Last week, President Donald Trump’s “we should have taken the oil” comments surrounding the war on terror caught much well-deserved flack for its placing an insensitive and grossly irresponsible level of risk on American troops and interests abroad. Similarly, he is now on record as the newly inaugurated leader of the free world as having both mocked the Geneva Convention and pledged his firm-yet-unsubstantiated belief in outlawed torture methods.
Now, doubling-down on this brazen dogma, this past weekend’s events surrounding his “Muslim ban” has underscored an even more significant flaw in the new administration’s national security policies.
While the executive order purports to protect Americans from “foreign terrorist entry into the United States”, actual hard facts show that the order does not actually target a single terror-born nation in the Muslim world. Instead, it focuses on only 7 countries whose actual ties to terror attacks – here or abroad – are in the nonexistent realm.
And with specific regard to political refugees from, say, Syria, the ban creates a whole new class of disillusionment toward American ideals and values.
For decades now, rampant and evolving jihadist movements have been actively recruiting by convincing would-be followers that America is so anti-Muslim that it would altogether delegitimize the faith on a global scale. Trump’s weird, nonsensical travel ban – whether it be as a premature, poorly executed trial basis or a more permanent stature – simply strengthens this claim and emboldens the propagandic gospel of groups like ISIS.
In a break from party lines, even typical war-hawks like U.S. Senators John McCain (R-AZ) and Lindsey Graham (R-SC) spoke out strongly against the order, citing its hasty enactment against refugees, green-card holders and military/diplomatic personnel despite “little to consultation with the Departments of State, Defense, Justice, and Homeland Security.”
“Ultimately, we fear this executive order will become a self-inflicted wound in the fight against terrorism,” the joint statement reads. “At this very moment, American troops are fighting side-by-side with our Iraqi partners to defeat ISIL. But this executive order bans Iraqi pilots from coming to military bases in Arizona to fight our common enemies. Our most important allies in the fight against ISIL are the vast majority of Muslims who reject its apocalyptic ideology of hatred. This executive order sends a signal, intended or not, that America does not want Muslims coming into our country. That is why we fear this executive order may do more to help terrorist recruitment than improve our security.”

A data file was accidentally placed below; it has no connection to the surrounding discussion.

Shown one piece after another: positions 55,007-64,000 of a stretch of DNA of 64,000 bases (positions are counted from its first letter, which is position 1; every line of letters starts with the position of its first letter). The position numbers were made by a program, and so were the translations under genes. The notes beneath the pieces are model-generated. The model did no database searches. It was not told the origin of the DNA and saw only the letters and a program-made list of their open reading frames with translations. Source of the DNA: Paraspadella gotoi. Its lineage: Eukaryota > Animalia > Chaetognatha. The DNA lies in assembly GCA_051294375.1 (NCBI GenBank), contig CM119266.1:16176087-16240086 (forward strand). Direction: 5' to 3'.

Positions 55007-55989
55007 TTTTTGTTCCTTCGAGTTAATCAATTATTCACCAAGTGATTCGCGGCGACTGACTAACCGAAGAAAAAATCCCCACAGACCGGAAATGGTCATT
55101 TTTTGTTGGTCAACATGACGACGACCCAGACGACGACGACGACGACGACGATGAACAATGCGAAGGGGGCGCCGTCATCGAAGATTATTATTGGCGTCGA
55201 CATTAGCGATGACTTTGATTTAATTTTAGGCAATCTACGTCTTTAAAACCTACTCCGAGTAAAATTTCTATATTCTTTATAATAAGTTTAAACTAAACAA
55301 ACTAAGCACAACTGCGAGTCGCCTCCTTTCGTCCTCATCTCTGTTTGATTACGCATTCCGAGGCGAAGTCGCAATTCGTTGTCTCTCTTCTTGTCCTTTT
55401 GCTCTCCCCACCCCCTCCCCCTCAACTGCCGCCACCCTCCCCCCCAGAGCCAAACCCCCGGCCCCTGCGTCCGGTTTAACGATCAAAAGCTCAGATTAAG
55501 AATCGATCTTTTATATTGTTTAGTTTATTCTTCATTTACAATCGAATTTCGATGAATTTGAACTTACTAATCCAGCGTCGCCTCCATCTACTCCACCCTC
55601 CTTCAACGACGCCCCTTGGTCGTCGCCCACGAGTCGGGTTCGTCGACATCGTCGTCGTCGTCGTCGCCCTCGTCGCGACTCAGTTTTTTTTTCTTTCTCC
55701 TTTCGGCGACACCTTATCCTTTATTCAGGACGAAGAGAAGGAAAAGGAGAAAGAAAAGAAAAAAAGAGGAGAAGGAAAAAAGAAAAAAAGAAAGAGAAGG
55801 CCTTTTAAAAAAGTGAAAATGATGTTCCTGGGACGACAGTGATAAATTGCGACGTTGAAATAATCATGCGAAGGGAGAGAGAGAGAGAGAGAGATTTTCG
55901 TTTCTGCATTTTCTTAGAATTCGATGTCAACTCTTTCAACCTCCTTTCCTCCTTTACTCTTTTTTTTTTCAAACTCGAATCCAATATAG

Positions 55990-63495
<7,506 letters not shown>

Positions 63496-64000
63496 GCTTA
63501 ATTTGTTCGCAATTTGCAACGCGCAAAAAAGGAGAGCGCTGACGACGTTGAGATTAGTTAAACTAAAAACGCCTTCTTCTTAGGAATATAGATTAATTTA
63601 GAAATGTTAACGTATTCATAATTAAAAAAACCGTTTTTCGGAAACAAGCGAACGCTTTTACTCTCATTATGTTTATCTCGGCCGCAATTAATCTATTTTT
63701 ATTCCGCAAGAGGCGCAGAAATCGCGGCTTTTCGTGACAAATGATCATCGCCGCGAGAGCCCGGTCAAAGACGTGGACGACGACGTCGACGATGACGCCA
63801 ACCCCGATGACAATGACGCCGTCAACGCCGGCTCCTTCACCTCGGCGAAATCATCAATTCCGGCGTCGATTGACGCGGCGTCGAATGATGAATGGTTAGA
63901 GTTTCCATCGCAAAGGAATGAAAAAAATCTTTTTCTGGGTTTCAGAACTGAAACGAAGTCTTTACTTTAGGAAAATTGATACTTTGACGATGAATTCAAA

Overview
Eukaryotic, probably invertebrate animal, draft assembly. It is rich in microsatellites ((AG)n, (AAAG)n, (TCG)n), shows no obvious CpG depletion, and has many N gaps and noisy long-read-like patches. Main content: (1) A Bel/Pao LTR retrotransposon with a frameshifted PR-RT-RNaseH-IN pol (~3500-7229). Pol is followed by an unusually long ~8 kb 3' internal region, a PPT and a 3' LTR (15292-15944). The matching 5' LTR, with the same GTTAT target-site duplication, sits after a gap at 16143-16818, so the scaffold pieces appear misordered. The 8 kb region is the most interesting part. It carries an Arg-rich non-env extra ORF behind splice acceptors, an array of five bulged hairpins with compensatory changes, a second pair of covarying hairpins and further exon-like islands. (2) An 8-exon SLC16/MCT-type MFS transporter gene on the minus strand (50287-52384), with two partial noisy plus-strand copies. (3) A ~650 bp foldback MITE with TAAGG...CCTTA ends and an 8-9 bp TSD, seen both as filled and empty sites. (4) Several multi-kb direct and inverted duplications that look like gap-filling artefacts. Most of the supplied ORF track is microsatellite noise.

There is a profound danger here, whereas reactionary and nativist politics – which tend to rear their ugly heads from the right’s rhetoric, specifically on campaign trails – attempt revisionary histories and faux realities. Or, to put more simply, “alternative facts.”
Which is no new thing, really; Trump’s campaign promises coupled with his inaugural fear-mongering over a “nation under carnage” have fueled this fire. As it stands, he does not need to be specific or exacting or even accurate in his policies toward Muslims so long as his supporting base rallies to his blanket disregard for proper judgment, no matter how misaligned with the supposed American ideal he is supposed to be defending.
His reactionist stances play to a regressive American point of view that places a disdain on both international opinion and global responsibility. It is this small-mindedness that has been given a tremendously booming voice on the global stage by his presidency, and our would-be enemies will no doubt hone in and exploit this to the best of their abilities despite the best efforts of the American peoples’ majority.
This executive order sends a signal, intended or not, that America does not want Muslims coming into our country. That is why we fear this executive order may do more to help terrorist recruitment than improve our security.
Sure, we activists can protest and march and win some, lose some. But to populations abroad and under the spell of a media embargo the likes of which the Trump administration is seemingly building day by day, the vision of a secure and inclusive America that we are all screaming to protect is dangerously fading.